Wnt-11 promotes neuroendocrine-like differentiation, cell survival and migration in advanced prostate cancer


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Pinar Uysal-Onganer1, Soraya Diez1, Yoshiaki Kawano1, Siobhan Darrington1, Marjorie Walker1, Jonathan Waxman1, Robert Kypta2

1Imperial College London, London, UK, 2Centre for Cooperative Research in Biosciences, Bilbao, Spain

Abstract

We previously reported that androgens repress Wnt-11 expression in androgen-dependent prostate cancer cells and that Wnt-11 represses AR transcriptional activity. This mutual repression is lost in castration-resistant prostate cancer, where Wnt-11 mRNA expression is frequently upregulated (Zhu et al., Cancer Research, 2004). Prostate tumour tissue arrays have now been used to analyse Wnt-11 protein expression levels. Wnt11 was detected at low levels in normal prostate epithelial cells, was upregulated in two thirds of prostate tumours, and was also found in prostate tumour metastases. The role of Wnt11 in prostate cancer was further investigated using gene silencing and overexpression. Androgen depletion of LNCaP cells normally leads to cell cycle arrest and neuroendocrine (NE)-like differentiation. Prevention of Wnt11 upregulation in androgen-depleted LNCaP cells by gene silencing reduced NE-like differentiation and increased apoptosis in hormone-depleted prostate cancer cells. Moreover, ectopic expression of Wnt11 in LNCaP cells increased expression of NE genes and reduced cell proliferation. Additional studies using PC3 cells support a role for Wnt11 in survival, NE-like differentiation and migration of castration resistant prostate cancer cells. NE-like differentiation is frequently observed in prostate cancer metastases and the number of NE-like cells correlates negatively with patient survival, particularly in recurrent prostate cancer. Our observations suggest that Wnt11 could be a useful therapeutic target for recurrent prostate cancer.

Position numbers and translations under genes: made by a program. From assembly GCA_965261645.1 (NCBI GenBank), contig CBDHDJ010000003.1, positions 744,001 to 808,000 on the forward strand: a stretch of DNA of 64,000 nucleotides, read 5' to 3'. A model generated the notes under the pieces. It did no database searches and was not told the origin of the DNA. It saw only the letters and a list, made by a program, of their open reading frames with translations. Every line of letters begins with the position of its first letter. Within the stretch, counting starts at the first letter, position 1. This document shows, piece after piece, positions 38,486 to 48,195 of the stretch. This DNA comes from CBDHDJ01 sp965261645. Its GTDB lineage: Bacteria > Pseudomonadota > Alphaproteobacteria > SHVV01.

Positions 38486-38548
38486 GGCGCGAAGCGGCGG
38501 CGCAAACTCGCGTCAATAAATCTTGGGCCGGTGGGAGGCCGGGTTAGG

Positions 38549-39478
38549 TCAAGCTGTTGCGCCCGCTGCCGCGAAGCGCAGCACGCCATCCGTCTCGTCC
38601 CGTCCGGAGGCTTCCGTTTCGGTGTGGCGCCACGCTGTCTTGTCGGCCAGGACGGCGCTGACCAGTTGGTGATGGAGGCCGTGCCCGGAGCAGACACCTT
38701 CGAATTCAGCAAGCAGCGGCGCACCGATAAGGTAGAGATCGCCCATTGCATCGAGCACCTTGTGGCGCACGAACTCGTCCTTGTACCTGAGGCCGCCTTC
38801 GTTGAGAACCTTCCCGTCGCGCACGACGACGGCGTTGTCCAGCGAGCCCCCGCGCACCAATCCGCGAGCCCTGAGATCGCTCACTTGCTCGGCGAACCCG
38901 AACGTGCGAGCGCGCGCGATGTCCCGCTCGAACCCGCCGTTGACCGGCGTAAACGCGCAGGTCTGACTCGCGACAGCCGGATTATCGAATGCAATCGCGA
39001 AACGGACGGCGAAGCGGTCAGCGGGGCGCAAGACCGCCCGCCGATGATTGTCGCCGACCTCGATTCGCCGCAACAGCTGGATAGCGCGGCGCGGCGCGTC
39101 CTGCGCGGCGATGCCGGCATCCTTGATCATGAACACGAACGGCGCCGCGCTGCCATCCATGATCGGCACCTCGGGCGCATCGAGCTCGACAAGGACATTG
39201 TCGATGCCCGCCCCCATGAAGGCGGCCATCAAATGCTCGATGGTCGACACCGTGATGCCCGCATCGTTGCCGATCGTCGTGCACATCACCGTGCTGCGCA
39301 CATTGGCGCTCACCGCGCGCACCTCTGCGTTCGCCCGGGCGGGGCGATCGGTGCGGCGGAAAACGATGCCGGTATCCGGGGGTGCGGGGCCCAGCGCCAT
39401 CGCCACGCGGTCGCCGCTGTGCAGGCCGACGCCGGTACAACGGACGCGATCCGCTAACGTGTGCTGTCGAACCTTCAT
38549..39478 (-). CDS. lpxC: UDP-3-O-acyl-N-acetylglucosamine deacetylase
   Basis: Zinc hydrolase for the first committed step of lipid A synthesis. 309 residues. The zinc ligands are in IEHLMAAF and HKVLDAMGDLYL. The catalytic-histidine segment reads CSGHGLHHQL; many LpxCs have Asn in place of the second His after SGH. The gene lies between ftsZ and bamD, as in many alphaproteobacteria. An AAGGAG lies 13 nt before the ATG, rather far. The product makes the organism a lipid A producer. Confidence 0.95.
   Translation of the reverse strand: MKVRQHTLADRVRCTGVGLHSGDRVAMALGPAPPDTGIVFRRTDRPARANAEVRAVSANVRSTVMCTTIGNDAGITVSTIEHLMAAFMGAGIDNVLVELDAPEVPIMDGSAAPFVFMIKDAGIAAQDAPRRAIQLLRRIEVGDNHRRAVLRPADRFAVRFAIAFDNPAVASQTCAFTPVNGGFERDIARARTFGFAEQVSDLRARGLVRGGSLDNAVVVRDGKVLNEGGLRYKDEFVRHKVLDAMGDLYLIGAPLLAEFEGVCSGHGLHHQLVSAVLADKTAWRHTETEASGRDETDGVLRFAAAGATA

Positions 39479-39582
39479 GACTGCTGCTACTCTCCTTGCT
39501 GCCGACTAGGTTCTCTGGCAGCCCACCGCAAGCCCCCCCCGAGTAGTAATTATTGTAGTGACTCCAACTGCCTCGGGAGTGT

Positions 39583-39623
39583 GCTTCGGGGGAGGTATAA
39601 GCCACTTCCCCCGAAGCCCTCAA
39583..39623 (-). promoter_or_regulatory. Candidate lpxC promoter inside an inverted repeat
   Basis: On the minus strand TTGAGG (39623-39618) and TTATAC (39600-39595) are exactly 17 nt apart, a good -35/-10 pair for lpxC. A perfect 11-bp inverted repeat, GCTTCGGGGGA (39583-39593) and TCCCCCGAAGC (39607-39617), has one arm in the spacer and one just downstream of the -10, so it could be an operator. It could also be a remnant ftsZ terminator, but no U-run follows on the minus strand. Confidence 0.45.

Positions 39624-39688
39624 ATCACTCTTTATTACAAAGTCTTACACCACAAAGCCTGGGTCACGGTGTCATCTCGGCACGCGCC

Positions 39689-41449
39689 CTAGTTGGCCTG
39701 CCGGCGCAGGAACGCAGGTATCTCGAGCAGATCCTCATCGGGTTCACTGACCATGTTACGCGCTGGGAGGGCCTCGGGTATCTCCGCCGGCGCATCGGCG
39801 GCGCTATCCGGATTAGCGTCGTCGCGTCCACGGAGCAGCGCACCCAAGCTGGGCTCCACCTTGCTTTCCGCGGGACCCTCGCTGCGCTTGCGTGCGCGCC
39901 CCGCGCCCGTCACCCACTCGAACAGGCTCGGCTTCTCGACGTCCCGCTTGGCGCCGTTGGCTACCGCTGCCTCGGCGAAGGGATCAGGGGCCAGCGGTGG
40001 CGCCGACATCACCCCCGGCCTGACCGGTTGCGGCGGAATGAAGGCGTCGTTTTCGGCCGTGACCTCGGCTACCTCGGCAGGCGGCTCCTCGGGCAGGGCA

We previously reported that androgens repress Wnt-11 expression in androgen-dependent prostate cancer cells and that Wnt-11 represses AR transcriptional activity. This mutual repression is lost in castration-resistant prostate cancer, where Wnt-11 mRNA expression is frequently upregulated (Zhu et al., Cancer Research, 2004). Prostate tumour tissue arrays have now been used to analyse Wnt-11 protein expression levels. Wnt11 was detected at low levels in normal prostate epithelial cells, was upregulated in two thirds of prostate tumours, and was also found in prostate tumour metastases. The role of Wnt11 in prostate cancer was further investigated using gene silencing and overexpression. Androgen depletion of LNCaP cells normally leads to cell cycle arrest and neuroendocrine (NE)-like differentiation. Prevention of Wnt11 upregulation in androgen-depleted LNCaP cells by gene silencing reduced NE-like differentiation and increased apoptosis in hormone-depleted prostate cancer cells. Moreover, ectopic expression of Wnt11 in LNCaP cells increased expression of NE genes and reduced cell proliferation. Additional studies using PC3 cells support a role for Wnt11 in survival, NE-like differentiation and migration of castration resistant prostate cancer cells. NE-like differentiation is frequently observed in prostate cancer metastases and the number of NE-like cells correlates negatively with patient survival, particularly in recurrent prostate cancer. Our observations suggest that Wnt11 could be a useful therapeutic target for recurrent prostate cancer.

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